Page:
COMMON LNG DISPUTES – WILL VIETNAMESE IMPORTERS FACE THE SAME LEGAL RISK?

COMMON LNG DISPUTES – WILL VIETNAMESE IMPORTERS FACE THE SAME LEGAL RISK?

On the 11th February 2020, Resolution No. 55/NQ-TW on National energy development of Vietnam was issued. Accordingly, the State set out its requirement to develop the gas-fired electricity using LNG, prioritizing investment in technical infrastructure serving the import and consumption of LNG. Adopting a new power supply source will be challenging not just in the technical aspect but also in the legal part. In the light of such situation, this short Article aims to discuss the potential disputes related to the importation of LNG to Vietnam.

Types of LNG disputes

In this Article, 3 types of LNG disputes are considered. These disputes are among the most common and became even more visible in 2020 because of the corona virus disease (“Covid-19”).

Price dispute

The first one is price dispute. This happens in situation where LNG spot price is significantly lower than those in long-term contracts, buyers would then trigger the price review provision to mitigate their loss. On the other hand, sellers would demand raise the contract price under the same provision if spot prices appeared much more profitable.

An example can be seen in the ICC case between the Italian energy utility Edison (“Edison”) and Qatari company Rasgas (“Rasgas”). The fact was that Edison signed a 25-year long-term contract to purchase LNG from Rasgas at the price indexed to oil price. Subsequently, Edison would resell the gas from LNG to its consumers. However, when oil prices increased, the spot market gas prices went the opposite direction. As a result, Edison must sell gas to its customer at a loss and it had to refer this matter to ICC to adjust the LNG price under the long-term contract. According to Global Arbitration Review, Edison was awarded in its favor.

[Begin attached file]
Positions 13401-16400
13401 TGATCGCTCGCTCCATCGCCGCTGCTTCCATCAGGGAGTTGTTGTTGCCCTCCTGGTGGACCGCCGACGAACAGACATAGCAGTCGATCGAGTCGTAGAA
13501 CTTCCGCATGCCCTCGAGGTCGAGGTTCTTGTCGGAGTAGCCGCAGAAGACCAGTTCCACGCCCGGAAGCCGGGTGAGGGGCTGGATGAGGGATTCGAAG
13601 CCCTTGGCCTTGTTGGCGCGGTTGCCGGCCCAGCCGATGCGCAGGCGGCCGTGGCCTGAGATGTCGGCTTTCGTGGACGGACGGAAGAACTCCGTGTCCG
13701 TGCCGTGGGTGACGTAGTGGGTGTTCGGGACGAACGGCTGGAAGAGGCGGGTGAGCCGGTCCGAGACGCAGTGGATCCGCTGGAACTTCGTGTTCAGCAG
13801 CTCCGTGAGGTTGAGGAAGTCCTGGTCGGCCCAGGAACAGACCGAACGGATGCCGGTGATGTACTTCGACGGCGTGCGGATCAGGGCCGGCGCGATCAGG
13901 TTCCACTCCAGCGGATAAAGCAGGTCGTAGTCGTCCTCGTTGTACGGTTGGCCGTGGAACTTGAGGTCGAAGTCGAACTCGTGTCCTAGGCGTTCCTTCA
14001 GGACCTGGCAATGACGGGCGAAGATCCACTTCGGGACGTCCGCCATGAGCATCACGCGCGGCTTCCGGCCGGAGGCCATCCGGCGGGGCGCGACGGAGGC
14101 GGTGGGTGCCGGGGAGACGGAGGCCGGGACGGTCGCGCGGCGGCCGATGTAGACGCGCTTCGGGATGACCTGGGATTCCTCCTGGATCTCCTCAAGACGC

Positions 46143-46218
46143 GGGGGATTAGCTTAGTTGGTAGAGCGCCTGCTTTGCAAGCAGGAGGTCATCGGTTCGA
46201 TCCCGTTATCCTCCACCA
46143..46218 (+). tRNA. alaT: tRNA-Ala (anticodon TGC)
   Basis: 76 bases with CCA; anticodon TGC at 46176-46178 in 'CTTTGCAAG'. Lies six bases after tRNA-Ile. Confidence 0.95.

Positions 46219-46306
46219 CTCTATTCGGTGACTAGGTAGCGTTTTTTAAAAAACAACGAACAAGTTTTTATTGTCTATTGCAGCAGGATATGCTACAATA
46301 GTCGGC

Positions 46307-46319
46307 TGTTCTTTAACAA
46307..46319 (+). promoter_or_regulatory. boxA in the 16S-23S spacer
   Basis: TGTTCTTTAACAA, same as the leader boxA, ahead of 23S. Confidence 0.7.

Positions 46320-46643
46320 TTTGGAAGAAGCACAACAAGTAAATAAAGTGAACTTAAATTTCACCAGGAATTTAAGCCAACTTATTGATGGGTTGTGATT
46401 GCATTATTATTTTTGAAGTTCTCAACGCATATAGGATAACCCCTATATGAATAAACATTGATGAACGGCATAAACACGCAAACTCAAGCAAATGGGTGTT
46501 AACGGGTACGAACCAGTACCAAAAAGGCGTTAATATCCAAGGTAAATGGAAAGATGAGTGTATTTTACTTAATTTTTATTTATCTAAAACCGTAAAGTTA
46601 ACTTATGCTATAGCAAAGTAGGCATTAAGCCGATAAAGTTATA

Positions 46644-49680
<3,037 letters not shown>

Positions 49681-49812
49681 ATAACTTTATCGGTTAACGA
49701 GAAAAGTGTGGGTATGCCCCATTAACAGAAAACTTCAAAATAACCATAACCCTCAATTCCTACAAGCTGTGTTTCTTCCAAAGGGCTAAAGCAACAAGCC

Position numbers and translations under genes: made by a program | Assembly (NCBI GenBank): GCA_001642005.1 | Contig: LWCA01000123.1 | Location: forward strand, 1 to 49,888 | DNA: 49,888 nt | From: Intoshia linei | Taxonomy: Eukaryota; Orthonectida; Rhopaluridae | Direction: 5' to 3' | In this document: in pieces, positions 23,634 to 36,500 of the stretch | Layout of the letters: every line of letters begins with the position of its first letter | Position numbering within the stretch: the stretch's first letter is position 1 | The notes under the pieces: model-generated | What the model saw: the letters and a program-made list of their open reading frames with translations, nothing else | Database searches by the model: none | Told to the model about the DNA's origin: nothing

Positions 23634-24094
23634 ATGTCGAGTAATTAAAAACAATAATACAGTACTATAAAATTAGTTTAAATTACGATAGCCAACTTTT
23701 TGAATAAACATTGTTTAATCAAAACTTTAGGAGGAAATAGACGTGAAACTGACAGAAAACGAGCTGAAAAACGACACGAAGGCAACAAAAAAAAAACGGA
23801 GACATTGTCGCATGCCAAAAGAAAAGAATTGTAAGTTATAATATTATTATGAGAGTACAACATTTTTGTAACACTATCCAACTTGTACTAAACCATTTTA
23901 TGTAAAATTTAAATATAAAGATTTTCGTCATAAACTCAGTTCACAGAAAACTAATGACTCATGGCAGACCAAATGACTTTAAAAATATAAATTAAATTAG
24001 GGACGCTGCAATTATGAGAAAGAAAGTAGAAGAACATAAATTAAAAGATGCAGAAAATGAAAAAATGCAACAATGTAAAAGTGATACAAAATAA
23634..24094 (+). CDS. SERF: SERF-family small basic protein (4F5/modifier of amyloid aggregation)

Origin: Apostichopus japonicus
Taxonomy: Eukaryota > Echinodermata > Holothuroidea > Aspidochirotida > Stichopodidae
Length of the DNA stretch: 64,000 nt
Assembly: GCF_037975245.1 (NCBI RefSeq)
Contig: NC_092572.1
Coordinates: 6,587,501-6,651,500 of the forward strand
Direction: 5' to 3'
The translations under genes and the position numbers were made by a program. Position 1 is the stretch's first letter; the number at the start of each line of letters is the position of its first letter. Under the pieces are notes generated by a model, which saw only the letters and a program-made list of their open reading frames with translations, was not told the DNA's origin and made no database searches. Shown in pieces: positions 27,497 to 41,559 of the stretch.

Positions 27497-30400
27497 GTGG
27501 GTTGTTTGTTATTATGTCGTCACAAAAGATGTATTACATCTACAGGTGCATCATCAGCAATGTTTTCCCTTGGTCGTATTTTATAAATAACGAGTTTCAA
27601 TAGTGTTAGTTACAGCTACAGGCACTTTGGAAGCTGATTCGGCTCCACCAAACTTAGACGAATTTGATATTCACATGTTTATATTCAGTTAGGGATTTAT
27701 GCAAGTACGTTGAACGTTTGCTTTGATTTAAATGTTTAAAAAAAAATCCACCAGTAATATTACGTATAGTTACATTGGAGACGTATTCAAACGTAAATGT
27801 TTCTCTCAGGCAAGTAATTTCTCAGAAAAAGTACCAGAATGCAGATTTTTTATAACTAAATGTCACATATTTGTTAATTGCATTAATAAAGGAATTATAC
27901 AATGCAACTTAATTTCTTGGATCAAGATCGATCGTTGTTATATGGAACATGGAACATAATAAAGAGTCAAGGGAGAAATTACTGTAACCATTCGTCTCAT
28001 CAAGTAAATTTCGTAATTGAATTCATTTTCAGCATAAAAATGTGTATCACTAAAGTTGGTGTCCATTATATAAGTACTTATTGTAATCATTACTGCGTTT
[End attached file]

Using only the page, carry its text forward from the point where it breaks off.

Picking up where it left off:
These disputes are among the most common and became even more visible in 2020 because of the corona virus disease (“Covid-19”).
These disputes are among the most common and became even more visible in 2020 because of the corona virus disease (“Covid-19”).

Force majeure dispute

The second type of disputes are those that relate to claims of force majeure event. In 2020, China National Offshore Oil Corporation (“CNOOC”) as the LNG importer declared force majeure because the Chinese government imposes quarantines and travel restrictions. In contrast, the major suppliers such as Total and Shell rejected such declaration. Similar cases took place in India where Indian LNG importers had to issue force majeure notice as there was a national wide lockdown which heavily affected the domestic gas demand and port operations. Further information are rather limited but it is possible to argue that disputes may arise from such incident.

Under Delivery

Thirdly, the disputes related to Under Delivery. According to the Special Issue on “Changing LNG Market and Contracts” of OGEL,[5] this type of dispute happens when seller of a long-term contract purposely fails to deliver a quantity of LNG and sell such quantity in the spot market at a more profitable price. Knowing such intention of sellers, buyers might not be happy with the compensation they get from the provisions of the long-term contract. Instead, buyers would seek maximum damages through Arbitration.   

Risk of encountering such disputes for Vietnamese LNG importers

In the LNG market, Vietnam is still a new buyer and it can only be predicted at this point if the above-mentioned disputes are likely to occur to Vietnamese importers.

Current status of LNG importation